In Fostering Free Speech, Communication Is Key

The campus free speech debate is an important one, but it has unfortunately been hijacked by two opposing sides that hold two polarizing positions. On one side, there are the people who firmly believe speech can cause harm, and anything perceived to be hate speech must be shut down by any means necessary, including sometimes by violence. On the other side, there are people who firmly believe there is a free-speech crisis on campus led by post-modern neo-Marxists with the goal of shutting down only the speech they deem offensive.

Yet it’s wrong to see the free-speech debate as only containing two arguments. There is an alternative view. That view posits that there simply isn’t enough communication between those who take issue with offensive speech and prefer to shut it down, and those who believe “social justice warriors” are bringing about the destruction of free speech. Instead of actually speaking to one another, they shout, they break things, and they call each other names. They even accuse each other of contributing to the destruction of modern civilization, among other overly-dramatic claims.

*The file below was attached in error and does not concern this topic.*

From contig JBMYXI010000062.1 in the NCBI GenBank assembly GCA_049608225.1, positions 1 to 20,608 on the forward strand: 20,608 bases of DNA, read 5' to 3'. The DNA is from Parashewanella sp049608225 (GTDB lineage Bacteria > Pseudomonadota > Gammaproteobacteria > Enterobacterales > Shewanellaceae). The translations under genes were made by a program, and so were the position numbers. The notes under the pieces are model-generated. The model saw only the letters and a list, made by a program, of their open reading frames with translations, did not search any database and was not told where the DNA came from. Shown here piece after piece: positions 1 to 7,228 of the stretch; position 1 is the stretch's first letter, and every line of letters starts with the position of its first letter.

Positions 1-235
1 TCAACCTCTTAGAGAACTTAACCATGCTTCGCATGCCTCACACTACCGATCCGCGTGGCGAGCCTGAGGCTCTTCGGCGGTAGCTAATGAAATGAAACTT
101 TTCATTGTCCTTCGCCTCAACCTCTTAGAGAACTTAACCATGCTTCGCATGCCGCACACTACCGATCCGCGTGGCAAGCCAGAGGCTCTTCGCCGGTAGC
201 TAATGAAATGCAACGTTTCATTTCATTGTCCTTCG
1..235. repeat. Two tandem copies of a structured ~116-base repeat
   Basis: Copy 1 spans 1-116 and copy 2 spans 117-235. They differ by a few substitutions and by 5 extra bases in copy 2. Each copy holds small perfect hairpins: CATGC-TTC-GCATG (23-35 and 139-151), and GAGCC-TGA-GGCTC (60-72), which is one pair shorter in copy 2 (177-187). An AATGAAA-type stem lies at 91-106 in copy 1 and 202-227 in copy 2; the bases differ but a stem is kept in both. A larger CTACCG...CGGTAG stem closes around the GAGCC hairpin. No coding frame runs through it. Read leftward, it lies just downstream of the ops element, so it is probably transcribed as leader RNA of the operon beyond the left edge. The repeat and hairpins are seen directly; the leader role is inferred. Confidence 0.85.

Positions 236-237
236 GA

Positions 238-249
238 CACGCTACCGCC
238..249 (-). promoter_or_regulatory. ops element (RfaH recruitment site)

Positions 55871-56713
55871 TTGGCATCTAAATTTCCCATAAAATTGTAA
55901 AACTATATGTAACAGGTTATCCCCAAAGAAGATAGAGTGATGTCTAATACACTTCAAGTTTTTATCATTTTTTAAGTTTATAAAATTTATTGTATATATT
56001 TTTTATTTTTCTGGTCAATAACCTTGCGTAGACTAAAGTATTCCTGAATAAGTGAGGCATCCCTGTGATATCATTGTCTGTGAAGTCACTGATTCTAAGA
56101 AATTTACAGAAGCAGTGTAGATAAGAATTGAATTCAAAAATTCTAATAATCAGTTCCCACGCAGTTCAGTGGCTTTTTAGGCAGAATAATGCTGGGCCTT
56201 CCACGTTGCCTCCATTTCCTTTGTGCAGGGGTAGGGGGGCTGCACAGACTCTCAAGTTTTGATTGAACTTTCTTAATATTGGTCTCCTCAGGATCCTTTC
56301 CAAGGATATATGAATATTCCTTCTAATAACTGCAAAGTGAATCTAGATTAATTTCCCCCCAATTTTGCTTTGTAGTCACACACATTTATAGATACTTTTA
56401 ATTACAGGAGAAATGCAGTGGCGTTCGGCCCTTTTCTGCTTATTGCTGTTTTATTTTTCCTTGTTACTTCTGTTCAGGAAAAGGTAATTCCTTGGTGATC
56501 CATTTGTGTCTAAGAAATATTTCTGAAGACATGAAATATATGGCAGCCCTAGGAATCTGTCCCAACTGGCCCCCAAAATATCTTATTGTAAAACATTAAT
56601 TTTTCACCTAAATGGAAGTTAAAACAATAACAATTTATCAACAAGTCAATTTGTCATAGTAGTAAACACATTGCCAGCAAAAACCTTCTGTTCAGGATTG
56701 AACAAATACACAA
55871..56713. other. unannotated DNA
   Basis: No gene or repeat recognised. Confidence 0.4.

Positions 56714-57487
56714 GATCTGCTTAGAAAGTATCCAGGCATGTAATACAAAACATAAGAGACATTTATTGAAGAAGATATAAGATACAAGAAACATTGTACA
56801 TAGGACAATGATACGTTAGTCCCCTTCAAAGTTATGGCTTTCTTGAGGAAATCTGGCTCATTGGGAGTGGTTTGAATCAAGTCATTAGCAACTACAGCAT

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Diversity in social movements

The diversity of movements and organisations shapes them.

This might sound trite, but it also creates a barrier to more diverse movements. This 2011 Daily Kos article is one of my favourite things on the Internet. (I know. The headline. Persevere.) It’s a consultant’s story about trying to help feminist groups become more racially diverse.

This isn’t necessarily about racism or sexism or classism or anythingelseism. It’s more about a kind of Hayekian concept of privilege. We don’t know what’s in other peoples’ heads, so we miss stuff when we don’t interact with or listen to each other.

Treating the Daily Kos article as a case study gives some insight into the barriers to diversity and shows us why diversifying can lead to pushback. Read more